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THE ORIGIN OF MATCHA

Matcha isn’t just the latest beverage fad or coffee replacement. Matcha isn’t just a trendy drink that Hollywood drinks by the gallon. Matcha dates back nearly a thousand years to a time when dynasties ruled China and Shogun clans ruled Japan. This is the history of matcha.

The origins of matcha can be traced all the way back to the Tang Dynasty in China. The Tang Dynasty spanned the 7th – 10th centuries. During this time, the Tang Dynasty steamed tea leaves to form into bricks, making their tea harvests easier to transport and subsequently trade. These tea bricks were prepared by roasting and pulverizing the leaves then mixing the resulting tea powder with water and salt.

However, the ensuing Song Dynasty, which reigned from the 10th – 13th, is largely credited with making this form of tea preparation popular. Eisai, a Japanese Buddhist Monk, spent the better part of his life studying Buddhism in China. In 1191, Eisai returned permanently to Japan, bringing with him tea seeds along with the Zen Buddhist methods of preparing powdered green tea. The tea seeds that Eisai brought back with him from China was largely considered to create highest quality tea leaves in all of Japan.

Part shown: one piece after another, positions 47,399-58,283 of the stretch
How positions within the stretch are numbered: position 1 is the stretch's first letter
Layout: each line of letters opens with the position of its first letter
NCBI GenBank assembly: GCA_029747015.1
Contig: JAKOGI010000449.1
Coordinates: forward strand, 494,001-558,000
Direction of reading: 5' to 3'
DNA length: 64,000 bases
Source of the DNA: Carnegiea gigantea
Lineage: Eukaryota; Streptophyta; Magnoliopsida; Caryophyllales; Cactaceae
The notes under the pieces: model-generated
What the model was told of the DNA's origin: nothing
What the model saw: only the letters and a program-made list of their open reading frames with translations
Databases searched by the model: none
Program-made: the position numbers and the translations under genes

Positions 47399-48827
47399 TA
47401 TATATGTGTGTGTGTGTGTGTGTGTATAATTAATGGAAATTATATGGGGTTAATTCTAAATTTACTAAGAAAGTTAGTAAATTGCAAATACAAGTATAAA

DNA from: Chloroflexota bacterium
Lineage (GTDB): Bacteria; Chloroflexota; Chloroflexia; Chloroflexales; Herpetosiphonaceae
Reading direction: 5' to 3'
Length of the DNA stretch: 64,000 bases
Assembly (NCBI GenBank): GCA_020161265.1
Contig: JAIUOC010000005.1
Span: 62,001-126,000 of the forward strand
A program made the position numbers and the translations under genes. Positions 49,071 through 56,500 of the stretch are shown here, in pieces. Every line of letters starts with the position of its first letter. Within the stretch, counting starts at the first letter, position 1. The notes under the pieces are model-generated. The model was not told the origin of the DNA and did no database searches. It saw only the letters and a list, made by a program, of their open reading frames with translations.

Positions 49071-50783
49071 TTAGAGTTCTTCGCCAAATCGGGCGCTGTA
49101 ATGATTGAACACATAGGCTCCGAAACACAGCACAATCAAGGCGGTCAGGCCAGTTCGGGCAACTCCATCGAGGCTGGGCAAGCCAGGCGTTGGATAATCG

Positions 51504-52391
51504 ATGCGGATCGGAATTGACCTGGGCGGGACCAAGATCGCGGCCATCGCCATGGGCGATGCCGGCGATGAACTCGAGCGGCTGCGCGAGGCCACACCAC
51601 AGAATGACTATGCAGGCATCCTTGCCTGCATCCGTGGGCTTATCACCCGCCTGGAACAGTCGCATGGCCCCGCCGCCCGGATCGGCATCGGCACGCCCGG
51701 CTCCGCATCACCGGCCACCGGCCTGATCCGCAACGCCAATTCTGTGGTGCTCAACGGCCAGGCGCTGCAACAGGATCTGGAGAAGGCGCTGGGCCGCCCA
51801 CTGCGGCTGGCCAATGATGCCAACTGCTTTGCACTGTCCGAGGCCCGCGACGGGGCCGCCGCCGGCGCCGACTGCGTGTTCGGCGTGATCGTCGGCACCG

Eisai subsequently planted these seeds on the temple grounds in Kyoto, the home of the Kamakura Shogun. During the period of the Kamakura Shogun, matcha was only produced in extremely limited quantities and was thus regarded as a luxurious status symbol.

Soon after Eisai’s return to Japan, Zen Buddhists developed a new method for cultivating the green tea plant. Tencha was developed by growing the green tea plant under shaded conditions – this method is largely credited for maximizing the health benefits of matcha.

THE RITUAL OF MATCHA

Still, the tea ceremony was not conceived into it’s current state. It was not until the 1500’s that a Zen student named Murata Juko brought together several fragmented pillars of the tea ceremony into a formalized ritual that included the cultivation, consumption and ceremony.

Zen Master Sen-no-Rikyu is largely credited with popularizing Juko’s tea ceremony ritual and has become the most well-known and revered historical figure of the Japanese Tea Ceremony.

Sen-no-Rikyu formed the four basic principles of the Japanese Tea Ceremony:

  • Harmony (wa)
  • Respect (kei)
  • Purity (sei)
  • Tranquility (jaku)

The Japanese Tea Ceremony is called “Chado” or “Sado.” Translated, this means “The Way of Tea.”

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